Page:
Trevor Noah spent his first night as host of The Daily Show eagerly reassuring viewers that this was the same show we had watched and loved for 16 years. And in most ways, it was: Jon Stewart’s team of writers and producers stayed on, and last night’s episode maintained the same formula and structure. There was even a Moment of Zen, though Noah stood while introducing it instead of remaining seated. (That was somehow the most disconcerting moment of the night.) The result wasn’t very exciting: just a tepid—and slightly more crass—episode of The Daily Show.
Sure, there is only so much we can know about a late night talk show from just one episode. (Full disclosure: After HBO's premiere of Last Week Tonight I declared that John Oliver's new show lacked ambition. If this is the point where you close this tab, I'll understand.) More than any other genre, a talk show needs time to grow into itself. After all, even Jon Stewart wasn’t Jon Stewart 16 years ago.
Noah didn’t have any first-day jitters to work out, but what we saw wasn’t promising. While Noah riffed on Pope Francis, John Boehner, and Whitney Houston (so topical!) his main subject, and the engine of most of his comedy, was himself: his foreignness, his race, his supposed ignorance of American politics. “Thank you for believing in me,” he said to Jon Stewart in an opening monologue, promising not to make him “look like the crazy old dude who left his inheritance to some random kid from Africa.” After the studio audience cheered when he noted that the Mets made the playoffs, he added, “I don’t know what that is but Jon told me that would work.” Some of the meta humor was funny, but Noah can only go to that well for so long.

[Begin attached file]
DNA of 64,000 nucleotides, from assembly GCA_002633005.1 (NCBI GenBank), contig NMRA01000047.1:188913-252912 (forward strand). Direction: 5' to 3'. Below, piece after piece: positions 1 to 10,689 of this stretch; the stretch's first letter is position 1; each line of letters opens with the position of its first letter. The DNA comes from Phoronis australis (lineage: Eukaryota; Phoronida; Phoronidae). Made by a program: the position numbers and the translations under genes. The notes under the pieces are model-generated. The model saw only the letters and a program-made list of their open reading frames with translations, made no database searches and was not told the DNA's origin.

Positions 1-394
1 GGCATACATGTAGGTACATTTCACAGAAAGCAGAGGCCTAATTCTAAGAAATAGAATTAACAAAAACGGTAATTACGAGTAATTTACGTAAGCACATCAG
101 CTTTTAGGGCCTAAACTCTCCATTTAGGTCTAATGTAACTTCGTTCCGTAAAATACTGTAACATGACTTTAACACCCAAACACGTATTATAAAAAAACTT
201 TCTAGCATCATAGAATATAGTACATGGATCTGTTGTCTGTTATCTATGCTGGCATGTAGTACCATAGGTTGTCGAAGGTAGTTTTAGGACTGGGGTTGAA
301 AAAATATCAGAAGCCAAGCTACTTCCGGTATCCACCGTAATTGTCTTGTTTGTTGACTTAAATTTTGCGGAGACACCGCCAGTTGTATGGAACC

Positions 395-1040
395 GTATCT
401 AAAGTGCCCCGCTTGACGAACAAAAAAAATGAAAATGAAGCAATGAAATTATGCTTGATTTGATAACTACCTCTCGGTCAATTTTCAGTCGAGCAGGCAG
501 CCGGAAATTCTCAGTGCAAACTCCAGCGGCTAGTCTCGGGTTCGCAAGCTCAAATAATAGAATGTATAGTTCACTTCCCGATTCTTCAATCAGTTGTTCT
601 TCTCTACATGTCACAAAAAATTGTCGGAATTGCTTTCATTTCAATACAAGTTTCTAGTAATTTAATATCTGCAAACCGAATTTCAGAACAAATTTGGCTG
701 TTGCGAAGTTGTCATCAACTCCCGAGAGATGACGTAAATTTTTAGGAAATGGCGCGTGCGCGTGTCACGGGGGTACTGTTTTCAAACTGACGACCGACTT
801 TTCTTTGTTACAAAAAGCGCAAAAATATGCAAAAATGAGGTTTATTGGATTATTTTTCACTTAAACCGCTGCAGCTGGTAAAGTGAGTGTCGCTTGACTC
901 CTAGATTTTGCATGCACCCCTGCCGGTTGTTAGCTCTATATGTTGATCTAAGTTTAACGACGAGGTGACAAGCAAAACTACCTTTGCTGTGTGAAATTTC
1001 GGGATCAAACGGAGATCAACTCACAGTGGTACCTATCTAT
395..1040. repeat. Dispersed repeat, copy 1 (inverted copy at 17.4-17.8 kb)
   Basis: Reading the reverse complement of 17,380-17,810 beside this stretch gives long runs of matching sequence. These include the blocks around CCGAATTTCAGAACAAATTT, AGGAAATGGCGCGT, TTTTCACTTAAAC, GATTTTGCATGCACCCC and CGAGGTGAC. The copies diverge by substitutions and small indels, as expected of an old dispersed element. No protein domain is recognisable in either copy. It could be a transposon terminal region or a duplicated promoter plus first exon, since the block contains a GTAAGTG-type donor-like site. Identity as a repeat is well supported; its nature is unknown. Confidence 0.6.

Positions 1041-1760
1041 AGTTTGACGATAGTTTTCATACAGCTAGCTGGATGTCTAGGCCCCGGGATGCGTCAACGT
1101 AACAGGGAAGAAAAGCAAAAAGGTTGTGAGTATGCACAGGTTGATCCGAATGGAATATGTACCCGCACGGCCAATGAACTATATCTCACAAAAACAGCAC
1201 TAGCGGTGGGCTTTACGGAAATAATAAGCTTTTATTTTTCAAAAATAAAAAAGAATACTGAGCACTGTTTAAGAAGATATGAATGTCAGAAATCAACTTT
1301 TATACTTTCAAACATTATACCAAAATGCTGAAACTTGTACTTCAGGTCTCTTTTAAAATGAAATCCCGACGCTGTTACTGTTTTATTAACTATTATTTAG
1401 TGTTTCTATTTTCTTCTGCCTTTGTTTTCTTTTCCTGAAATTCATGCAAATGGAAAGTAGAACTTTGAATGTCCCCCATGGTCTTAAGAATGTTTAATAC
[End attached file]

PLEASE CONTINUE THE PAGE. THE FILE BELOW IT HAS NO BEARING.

When left to make jokes without the help of his writers’ room, Noah flailed. Most late-night hosts take time to become decent celebrity interviewers, and it certainly was never Jon Stewart’s strong point. But Noah’s interview with comedian Kevin Hart was almost painful, concluding with a lengthy discussion of Hart’s striped sweatpants.
In fact, the breakout comic of the episode was a newly hired correspondent, Roy Wood, Jr. Brought on to discuss the news that water has been found on Mars, Wood insisted there was little chance a black man like him would get to go to space even once it was found inhabitable: “A brother can’t catch a cab. You think we can catch a spaceship?" When Noah began to argue, Wood Jr. responded: "You’ve only had The Daily Show for one commercial break; these white people ain't decided if they like you yet.”
So far, the show hasn’t taken the “global,” cosmopolitan turn that has been much heralded. But Noah—the first millennial late-night host—did skew younger in his cultural references, mentioning Fetty Wap and sexting. And while most of his political humor played it safe—John Boehner cries, and the Pope drives a small car—he did offer a few stale “edgy” jokes, including a spectacularly misjudged AIDS punchline. At these moments, his comedy reveals a self-satisfied quality. Sitting behind his anchor desk in a tailored suit, with that face and those dimples, Noah looked every bit the cable-news anchor that The Daily Show satirizes—smooth, confident, uninspiring.